Coinbase CEO Brian Armstrong officially announced on Tuesday that he made a “difficult decision” to reduce the size of the Coinbase team by about 18% due to a starting economic recession.
“We appear to be entering a recession after a 10+ year economic boom. A recession could lead to another crypto winter, and could last for an extended period,” Armstrong wrote. He added that the trading revenue significantly declined during past crypto winters, noting that Coinbase has survived through four major crypto winters since its foundation in 2012.
Armstrong emphasized that the firm has been growing “too quickly,” with Coinbase’s headcount reaching 1,250 employees as of early 2021. According to the CEO, the team has grown four times in the past 18 months and their employee costs are “too high to effectively manage this uncertain market.”
According to the announcement, all departing employees will receive support in finding a new role, including a minimum of 14 weeks of severance as well as an additional 2 weeks for every year of employment beyond 1 year. Additional support includes four months of health insurance in the United States and four months of mental health support globally.
Coinbase’s massive layoff announcement came shortly after Armstrong took to Twitter on June 10 to criticize its employees for issuing a public petition to remove some senior Coinbase executives in a vote of no confidence. The petition specifically calls to remove chief operating officer Emilie Choi, chief product officer Surojit Chatterjee as well as chief people officer LJ Brock.
According to the petition’s authors, Coinbase’s executive team has been making decisions that were “not in the best interests of the company, its employees, and its shareholders.” The petitioners argued that those decisions led to results like the failure of the Coinbase NFT platform, toxic workplace culture, apathetic attitude from senior management and others.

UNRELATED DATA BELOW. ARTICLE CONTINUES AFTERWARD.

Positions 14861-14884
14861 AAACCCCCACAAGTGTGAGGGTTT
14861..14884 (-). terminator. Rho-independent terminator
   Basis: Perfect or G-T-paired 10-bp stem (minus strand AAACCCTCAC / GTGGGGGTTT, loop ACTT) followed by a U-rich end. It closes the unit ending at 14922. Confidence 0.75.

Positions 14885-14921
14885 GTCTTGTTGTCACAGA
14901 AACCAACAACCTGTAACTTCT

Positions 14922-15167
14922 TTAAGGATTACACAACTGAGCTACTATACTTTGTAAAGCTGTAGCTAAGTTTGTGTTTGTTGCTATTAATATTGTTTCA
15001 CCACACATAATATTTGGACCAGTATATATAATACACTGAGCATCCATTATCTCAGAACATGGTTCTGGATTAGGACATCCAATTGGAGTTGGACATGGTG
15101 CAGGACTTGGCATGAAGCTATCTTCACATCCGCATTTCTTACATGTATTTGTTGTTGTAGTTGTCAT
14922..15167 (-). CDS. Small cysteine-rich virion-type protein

Major United States-based cryptocurrency exchange Coinbase is cutting its headcount amid Bitcoin hitting its two-year lows around $21,000.
16/ If you’re unhappy about something, work as part of the team to raise it along with proposed solutions (it’s easy to be a critic, harder to be a part of the solution). If you can’t do that and you’re going to leak/rant externally then quit. Thanks!
— Brian Armstrong – barmstrong.eth (@brian_armstrong) June 10, 2022
Coinbase previously announced in May that it would slow down hiring and reassess its headcount in order to ensure it continues operating as planned.
In announcing a new massive layoff, Coinbase joins the growing list of firms that had to cut their staff amid the ongoing bear market, including Winklevoss brothers-founded Gemini, crypto-friendly trading platform Robinhood and the BlockFi trading platform, which said it was laying off 20% of its staff on Monday.
Crypto.com CEO Kris Marszalek also took to Twitter on Saturday to announce that the Singapore-based exchange would lay off 260 workers, or 5% of its workforce.
Related: FTX will not freeze hiring amid layoffs at other crypto firms, CEO states
Despite some crypto companies increasingly reducing the size of their teams, others continue hunting for new talent. Binance, one of the world’s largest crypto exchanges, is still hiring, having more than 2,000 roles open for engineers, product, marketing and business developers.
“The crypto space is still in its early stages, and bull markets tend to care more about price while bear markets have more value-conscious teams that continue to build the industry. We see this as a great time to bring on top talent,” Binance CEO Changpeng Zhao said.